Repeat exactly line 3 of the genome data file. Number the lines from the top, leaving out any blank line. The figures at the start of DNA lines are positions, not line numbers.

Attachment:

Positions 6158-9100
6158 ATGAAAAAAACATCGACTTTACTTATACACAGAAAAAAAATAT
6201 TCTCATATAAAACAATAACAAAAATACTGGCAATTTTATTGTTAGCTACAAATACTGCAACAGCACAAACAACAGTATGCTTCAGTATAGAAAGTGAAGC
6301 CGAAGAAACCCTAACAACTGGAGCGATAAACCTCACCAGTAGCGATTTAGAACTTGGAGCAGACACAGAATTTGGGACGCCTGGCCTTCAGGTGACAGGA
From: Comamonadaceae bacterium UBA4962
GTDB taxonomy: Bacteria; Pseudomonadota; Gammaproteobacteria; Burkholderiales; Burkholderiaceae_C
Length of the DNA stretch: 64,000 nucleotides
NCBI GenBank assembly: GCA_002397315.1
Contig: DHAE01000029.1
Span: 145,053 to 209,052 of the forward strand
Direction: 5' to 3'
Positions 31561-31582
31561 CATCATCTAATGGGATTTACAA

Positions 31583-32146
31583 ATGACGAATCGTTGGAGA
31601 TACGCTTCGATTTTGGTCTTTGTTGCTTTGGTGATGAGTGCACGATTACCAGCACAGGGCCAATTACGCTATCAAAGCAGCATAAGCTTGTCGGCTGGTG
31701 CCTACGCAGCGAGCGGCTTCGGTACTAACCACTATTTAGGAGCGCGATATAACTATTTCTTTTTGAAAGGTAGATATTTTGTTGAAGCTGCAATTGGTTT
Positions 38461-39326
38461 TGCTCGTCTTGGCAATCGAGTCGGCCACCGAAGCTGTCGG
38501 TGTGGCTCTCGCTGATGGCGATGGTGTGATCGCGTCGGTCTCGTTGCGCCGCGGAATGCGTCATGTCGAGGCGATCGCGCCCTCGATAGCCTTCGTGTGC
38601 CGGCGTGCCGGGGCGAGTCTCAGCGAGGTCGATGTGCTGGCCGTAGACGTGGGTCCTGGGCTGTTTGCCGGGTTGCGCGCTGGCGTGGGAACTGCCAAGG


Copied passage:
6201 TCTCATATAAAACAATAACAAAAATACTGGCAATTTTATTGTTAGCTACAAATACTGCAACAGCACAAACAACAGTATGCTTCAGTATAGAAAGTGAAGC